Friday, May 31, 2013

Planning adventures for summer

From today's Briefing:

The long four-day weekend, afforded by a bad weather makeup day and Memorial Day, was a welcome yet cruel preview of summer.

My small crew had no trouble adjusting to time off. We stayed up late. We slept late. We spent one full morning in pajamas. We hung out at the neighborhood pool.

And then, bam! Tuesday morning required alarm clocks, lunches to go, battered homework folders crammed into backpacks.

That short break before the long break was a good wake-up call. What exactly are the kids going to do all summer?

A few weeks are already spoken for — family vacation, camps, a mission trip. And then there are some gaping expanses of nothingness, days with no plans. We’ll embrace our inner sloths some of those days, but others require adventure. Here’s a list of what I’m hoping we can accomplish this summer.

Perot Museum of Nature and Science: I’m ashamed to admit that we haven’t yet visited the new Dallas museum. I’ve hesitated because people often talk of how crowded it is and how many exhibits are already no longer working. Yet everyone raves about racing a Tyrannosaurus rex and experiencing an earthquake and touching a tornado.

George W. Bush Presidential Library and Museum: There are 13 presidential libraries in the United States, and Dallas is fortunate to be home to the newest. So far, we’ve visited only the William J. Clinton Presidential Center in Little Rock, Ark., where we enjoyed walking through the history of the final years of the 20th century, sitting in a replica of the Cabinet Room and peering into a faux Oval Office.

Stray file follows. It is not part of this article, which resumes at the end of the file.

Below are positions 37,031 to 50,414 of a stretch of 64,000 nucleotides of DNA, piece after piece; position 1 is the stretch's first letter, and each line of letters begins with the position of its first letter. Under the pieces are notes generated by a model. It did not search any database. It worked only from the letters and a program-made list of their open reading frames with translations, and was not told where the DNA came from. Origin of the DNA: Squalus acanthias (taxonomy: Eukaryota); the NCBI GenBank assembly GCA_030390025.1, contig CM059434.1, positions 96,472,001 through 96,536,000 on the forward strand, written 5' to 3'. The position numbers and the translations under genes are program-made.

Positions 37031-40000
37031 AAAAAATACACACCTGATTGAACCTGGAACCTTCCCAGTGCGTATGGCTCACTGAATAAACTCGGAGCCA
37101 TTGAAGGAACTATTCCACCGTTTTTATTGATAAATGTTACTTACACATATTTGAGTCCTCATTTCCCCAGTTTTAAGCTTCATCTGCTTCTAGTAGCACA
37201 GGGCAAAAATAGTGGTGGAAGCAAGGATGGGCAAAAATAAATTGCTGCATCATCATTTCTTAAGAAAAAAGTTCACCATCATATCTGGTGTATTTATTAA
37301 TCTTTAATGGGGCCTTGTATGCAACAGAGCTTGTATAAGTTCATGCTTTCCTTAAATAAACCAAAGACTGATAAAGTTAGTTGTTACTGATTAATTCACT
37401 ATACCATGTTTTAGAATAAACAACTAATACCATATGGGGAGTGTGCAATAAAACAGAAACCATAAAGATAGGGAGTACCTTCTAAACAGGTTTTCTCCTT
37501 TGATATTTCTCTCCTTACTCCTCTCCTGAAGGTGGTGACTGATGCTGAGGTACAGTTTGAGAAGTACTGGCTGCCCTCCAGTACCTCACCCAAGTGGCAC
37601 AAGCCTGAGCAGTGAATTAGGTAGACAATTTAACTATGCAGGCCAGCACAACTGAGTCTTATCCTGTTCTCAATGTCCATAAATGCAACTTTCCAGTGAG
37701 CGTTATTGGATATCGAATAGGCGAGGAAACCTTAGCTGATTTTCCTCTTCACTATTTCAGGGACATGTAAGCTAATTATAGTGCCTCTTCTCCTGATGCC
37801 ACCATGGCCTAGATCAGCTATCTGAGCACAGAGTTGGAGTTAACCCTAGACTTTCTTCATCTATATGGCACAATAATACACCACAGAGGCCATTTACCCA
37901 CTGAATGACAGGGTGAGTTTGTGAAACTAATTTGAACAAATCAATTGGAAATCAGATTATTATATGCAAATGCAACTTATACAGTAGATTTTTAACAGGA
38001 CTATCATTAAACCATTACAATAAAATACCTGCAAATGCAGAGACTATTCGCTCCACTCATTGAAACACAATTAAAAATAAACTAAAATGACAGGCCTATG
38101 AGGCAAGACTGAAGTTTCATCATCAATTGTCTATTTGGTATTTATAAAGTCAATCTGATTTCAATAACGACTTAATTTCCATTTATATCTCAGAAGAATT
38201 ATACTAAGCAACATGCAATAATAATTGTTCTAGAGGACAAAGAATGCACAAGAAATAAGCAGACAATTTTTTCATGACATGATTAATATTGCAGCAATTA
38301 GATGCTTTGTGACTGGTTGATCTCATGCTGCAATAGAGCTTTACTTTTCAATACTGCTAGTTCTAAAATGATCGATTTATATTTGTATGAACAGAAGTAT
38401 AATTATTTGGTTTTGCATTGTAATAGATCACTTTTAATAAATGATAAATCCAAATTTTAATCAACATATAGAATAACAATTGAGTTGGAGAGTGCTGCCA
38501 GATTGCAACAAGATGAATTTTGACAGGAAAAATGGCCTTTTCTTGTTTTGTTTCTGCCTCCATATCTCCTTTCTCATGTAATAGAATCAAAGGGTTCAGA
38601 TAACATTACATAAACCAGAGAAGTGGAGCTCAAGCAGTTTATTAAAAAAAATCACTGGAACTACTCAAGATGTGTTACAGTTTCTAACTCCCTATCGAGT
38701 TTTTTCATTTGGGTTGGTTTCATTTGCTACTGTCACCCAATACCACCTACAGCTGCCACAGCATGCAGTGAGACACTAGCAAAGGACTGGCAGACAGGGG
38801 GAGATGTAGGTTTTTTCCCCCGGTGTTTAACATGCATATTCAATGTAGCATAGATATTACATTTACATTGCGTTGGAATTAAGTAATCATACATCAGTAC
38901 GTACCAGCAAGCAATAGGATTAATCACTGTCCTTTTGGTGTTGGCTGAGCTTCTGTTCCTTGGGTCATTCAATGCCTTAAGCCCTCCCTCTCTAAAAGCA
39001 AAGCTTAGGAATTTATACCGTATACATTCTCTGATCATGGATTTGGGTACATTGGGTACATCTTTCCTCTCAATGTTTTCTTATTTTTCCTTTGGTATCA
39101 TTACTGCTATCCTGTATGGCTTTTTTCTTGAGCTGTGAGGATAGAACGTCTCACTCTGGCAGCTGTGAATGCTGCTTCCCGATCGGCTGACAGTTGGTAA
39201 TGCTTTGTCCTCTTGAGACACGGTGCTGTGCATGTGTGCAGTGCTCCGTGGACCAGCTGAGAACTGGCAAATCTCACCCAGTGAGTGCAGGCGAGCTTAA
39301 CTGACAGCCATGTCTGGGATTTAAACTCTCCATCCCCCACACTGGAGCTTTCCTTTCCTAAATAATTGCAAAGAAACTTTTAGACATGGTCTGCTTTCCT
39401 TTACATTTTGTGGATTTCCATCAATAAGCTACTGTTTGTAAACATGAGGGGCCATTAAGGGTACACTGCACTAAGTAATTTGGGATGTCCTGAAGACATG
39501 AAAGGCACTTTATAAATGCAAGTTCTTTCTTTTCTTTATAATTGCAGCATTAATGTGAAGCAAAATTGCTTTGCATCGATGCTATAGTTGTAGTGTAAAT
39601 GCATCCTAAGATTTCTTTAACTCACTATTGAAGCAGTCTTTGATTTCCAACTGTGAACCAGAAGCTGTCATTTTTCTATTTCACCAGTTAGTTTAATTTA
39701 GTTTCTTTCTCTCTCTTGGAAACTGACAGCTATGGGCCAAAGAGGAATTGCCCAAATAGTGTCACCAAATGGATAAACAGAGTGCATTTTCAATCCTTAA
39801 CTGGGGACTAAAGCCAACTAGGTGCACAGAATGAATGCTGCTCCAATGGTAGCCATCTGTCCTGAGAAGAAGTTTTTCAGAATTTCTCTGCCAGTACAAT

The Bush library offers a snapshot of the first years of the 21st century, access to artifacts, a lovely garden and the opportunity to sit in a pseudo-Oval Office.

Reading lists: Every summer I have good intentions of picking up reading logs, having the kids keep track of their books and turning in the lists for prizes. And yet it never happens.

I’m declaring that this year they’ll actually get rewarded for all those books they read (beyond, of course, the intrinsic value of reading in general). We’re planning on three good options, our public library, Half Price Books and Barnes & Noble, each with its own reward system.;;

Shakespeare in the Park: This summer, Shakespeare Dallas presents three shows: A Midsummer Night’s Dream, Pericles and Much Ado About Nothing. Performances are outside (Samuell Grand Amphitheatre in East Dallas) at night, so no one should burn to a crisp while enjoying the Bard’s witty dialogue. Tickets are inexpensive, kids 12 and younger are free, and you’re welcome to bring food and drink in to the park.

Summer Adventures in Fair Park: I’m a fairweather State Fair fan. I like the idea of the fair, but I’m less enamored of the parking, the crowds and the cost.

I’m hoping that Summer Adventures is a little less crowded — and that we can find a rare coolish or overcast summer day to attend.

For a flat fee, you get access to rides, shows, museums and swan boats.